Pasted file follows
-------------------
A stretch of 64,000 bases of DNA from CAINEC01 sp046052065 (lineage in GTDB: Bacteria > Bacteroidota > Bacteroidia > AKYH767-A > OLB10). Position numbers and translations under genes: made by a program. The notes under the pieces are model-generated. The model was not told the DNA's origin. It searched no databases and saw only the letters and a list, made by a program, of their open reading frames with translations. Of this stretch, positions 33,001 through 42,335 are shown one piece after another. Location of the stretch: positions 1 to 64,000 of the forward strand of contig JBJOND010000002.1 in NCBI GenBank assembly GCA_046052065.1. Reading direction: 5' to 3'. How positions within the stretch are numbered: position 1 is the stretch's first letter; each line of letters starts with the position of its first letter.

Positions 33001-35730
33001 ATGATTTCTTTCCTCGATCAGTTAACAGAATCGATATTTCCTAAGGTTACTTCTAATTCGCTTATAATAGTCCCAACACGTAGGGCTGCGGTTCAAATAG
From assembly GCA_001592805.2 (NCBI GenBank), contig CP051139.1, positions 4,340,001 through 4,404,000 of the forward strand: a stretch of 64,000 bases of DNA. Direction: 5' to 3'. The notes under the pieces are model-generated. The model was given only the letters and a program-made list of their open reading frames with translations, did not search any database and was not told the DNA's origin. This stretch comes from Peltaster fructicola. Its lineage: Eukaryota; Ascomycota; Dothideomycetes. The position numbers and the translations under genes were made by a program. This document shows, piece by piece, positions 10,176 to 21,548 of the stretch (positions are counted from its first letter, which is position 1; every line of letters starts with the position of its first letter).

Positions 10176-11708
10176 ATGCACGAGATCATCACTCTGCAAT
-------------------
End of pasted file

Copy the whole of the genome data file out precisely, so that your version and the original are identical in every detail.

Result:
A stretch of 64,000 bases of DNA from CAINEC01 sp046052065 (lineage in GTDB: Bacteria > Bacteroidota > Bacteroidia > AKYH767-A > OLB10). Position numbers and translations under genes: made by a program. The notes under the pieces are model-generated. The model was not told the DNA's origin. It searched no databases and saw only the letters and a list, made by a program, of their open reading frames with translations. Of this stretch, positions 33,001 through 42,335 are shown one piece after another. Location of the stretch: positions 1 to 64,000 of the forward strand of contig JBJOND010000002.1 in NCBI GenBank assembly GCA_046052065.1. Reading direction: 5' to 3'. How positions within the stretch are numbered: position 1 is the stretch's first letter; each line of letters starts with the position of its first letter.

Positions 33001-35730
33001 ATGATTTCTTTCCTCGATCAGTTAACAGAATCGATATTTCCTAAGGTTACTTCTAATTCGCTTATAATAGTCCCAACACGTAGGGCTGCGGTTCAAATAG
From assembly GCA_001592805.2 (NCBI GenBank), contig CP051139.1, positions 4,340,001 through 4,404,000 of the forward strand: a stretch of 64,000 bases of DNA. Direction: 5' to 3'. The notes under the pieces are model-generated. The model was given only the letters and a program-made list of their open reading frames with translations, did not search any database and was not told the DNA's origin. This stretch comes from Peltaster fructicola. Its lineage: Eukaryota; Ascomycota; Dothideomycetes. The position numbers and the translations under genes were made by a program. This document shows, piece by piece, positions 10,176 to 21,548 of the stretch (positions are counted from its first letter, which is position 1; every line of letters starts with the position of its first letter).

Positions 10176-11708
10176 ATGCACGAGATCATCACTCTGCAAT